Molecular genetic and biochemical evidence for adaptive evolution of leaf abaxial epicuticular wax crystals in the genus Lithocarpus (Fagaceae)

Chih Kai Yang, Bing Hong Huang, Shao Wei Ho, Meng Yuan Huang, Jenn Che Wang, Jian Gao, Pei Chun Liao

Research output: Contribution to journalArticle

1 Citation (Scopus)

Abstract

Background: Leaf epicuticular wax is an important functional trait for physiological regulation and pathogen defense. This study tests how selective pressure may have forced the trait of leaf abaxial epicuticular wax crystals (LAEWC) and whether the presence/absence of LAEWC is associated with other ecophysiological traits. Scanning Electron Microscopy was conducted to check for LAEWC in different Lithocarpus species. Four wax biosynthesis related genes, including two wax backbone genes ECERIFERUM 1 (CER1) and CER3, one regulatory gene CER7 and one transport gene CER5, were cloned and sequenced. Ecophysiological measurements of secondary metabolites, photosynthesis, water usage efficiency, and nutrition indices were also determined. Evolutionary hypotheses of leaf wax character transition associated with the evolution of those ecophysiological traits as well as species evolution were tested by maximum likelihood. Results: Eight of 14 studied Lithocarpus species have obvious LAEWC appearing with various types of trichomes. Measurements of ecophysiological traits show no direct correlations with the presence/absence of LAEWC. However, the content of phenolic acids is significantly associated with the gene evolution of the wax biosynthetic backbone gene CER1, which was detected to be positively selected when LAEWC was gained during the late-Miocene-to-Pliocene period. Conclusions: Changes of landmass and vegetation type accelerated the diversification of tropical and subtropical forest trees and certain herbivores during the late Miocene. As phenolic acids were long thought to be associated with defense against herbivories, co-occurrence of LAEWC and phenolic acids may suggest that LAEWC might be an adaptive defensive mechanism in Lithocarpus.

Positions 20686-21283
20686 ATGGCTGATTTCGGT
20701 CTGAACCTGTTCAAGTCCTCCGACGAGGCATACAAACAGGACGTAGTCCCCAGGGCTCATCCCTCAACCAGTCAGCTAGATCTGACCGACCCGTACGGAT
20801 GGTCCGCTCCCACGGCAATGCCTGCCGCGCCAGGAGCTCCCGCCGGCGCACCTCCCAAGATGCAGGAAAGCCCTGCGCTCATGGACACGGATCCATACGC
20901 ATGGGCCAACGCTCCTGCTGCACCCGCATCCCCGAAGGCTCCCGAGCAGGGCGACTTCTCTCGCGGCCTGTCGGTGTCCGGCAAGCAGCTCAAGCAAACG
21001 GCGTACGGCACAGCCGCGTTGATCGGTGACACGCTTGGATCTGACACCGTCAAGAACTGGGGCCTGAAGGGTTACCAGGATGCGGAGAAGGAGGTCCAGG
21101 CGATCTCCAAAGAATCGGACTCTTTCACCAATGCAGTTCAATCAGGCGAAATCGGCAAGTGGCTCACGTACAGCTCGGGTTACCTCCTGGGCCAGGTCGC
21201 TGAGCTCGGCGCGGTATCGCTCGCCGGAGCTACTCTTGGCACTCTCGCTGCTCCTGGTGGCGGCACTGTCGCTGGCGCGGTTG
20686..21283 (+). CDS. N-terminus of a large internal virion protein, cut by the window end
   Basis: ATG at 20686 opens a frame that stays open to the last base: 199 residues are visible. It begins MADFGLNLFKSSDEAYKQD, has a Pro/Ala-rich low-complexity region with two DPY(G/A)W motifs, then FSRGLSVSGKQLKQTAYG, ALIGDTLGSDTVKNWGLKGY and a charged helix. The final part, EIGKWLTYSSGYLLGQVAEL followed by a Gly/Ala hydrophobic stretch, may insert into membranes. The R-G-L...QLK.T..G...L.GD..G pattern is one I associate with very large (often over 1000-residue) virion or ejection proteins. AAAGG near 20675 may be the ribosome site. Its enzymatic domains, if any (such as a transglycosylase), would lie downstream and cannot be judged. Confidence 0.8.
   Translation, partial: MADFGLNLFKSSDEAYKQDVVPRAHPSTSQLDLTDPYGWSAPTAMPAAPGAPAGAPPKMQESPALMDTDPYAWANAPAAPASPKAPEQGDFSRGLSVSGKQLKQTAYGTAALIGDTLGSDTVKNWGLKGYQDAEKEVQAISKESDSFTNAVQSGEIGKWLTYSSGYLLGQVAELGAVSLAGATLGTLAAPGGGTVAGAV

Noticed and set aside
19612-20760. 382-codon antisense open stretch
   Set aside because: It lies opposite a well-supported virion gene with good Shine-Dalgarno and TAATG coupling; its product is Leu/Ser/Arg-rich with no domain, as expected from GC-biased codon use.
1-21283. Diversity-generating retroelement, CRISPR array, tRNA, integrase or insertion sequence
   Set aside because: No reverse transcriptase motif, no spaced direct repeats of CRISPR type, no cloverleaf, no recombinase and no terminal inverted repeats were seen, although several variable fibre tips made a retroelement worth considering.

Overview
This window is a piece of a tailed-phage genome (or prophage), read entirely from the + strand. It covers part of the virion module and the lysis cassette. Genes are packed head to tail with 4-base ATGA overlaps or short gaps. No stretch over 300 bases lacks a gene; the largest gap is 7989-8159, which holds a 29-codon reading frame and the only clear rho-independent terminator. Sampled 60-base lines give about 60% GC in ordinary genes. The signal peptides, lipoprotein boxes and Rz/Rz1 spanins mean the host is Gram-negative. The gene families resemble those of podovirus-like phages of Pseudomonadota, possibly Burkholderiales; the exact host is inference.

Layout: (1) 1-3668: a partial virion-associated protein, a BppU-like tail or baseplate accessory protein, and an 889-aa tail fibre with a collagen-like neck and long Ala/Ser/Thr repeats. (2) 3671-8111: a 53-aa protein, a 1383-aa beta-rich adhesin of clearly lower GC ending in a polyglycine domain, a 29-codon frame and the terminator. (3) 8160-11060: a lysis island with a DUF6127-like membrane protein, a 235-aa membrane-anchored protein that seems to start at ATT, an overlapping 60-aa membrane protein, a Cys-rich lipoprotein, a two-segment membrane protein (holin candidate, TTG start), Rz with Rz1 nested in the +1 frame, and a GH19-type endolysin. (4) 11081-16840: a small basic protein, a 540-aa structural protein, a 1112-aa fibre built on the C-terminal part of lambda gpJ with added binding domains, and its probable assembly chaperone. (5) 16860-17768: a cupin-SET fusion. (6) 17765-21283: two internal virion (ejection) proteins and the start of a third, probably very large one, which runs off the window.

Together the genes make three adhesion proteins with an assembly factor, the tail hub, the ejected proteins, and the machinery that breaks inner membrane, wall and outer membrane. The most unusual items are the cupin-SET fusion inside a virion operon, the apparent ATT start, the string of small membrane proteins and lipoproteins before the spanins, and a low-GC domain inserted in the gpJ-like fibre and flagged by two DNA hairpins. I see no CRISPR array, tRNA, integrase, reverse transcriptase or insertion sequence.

Original languageEnglish
Article number196
JournalBMC Plant Biology
Volume18
Issue number1
DOIs
Publication statusPublished - 2018 Sep 17

Fingerprint

Lithocarpus
Fagaceae
epicuticular wax
molecular genetics
crystals
leaves
waxes
phenolic acids
genes
herbivores
physiological regulation
water utilization
nutrition assessment
regulator genes
forest trees
vegetation types
trichomes
secondary metabolites
scanning electron microscopy
photosynthesis

Keywords

  • Adaptive evolution
  • Chemical defenses
  • Leaf epicuticular wax
  • Lithocarpus
  • Phylogenetic signal
  • Physical defenses

ASJC Scopus subject areas

  • Plant Science

Cite this

Molecular genetic and biochemical evidence for adaptive evolution of leaf abaxial epicuticular wax crystals in the genus Lithocarpus (Fagaceae). / Yang, Chih Kai; Huang, Bing Hong; Ho, Shao Wei; Huang, Meng Yuan; Wang, Jenn Che; Gao, Jian; Liao, Pei Chun.

In: BMC Plant Biology, Vol. 18, No. 1, 196, 17.09.2018.

Research output: Contribution to journalArticle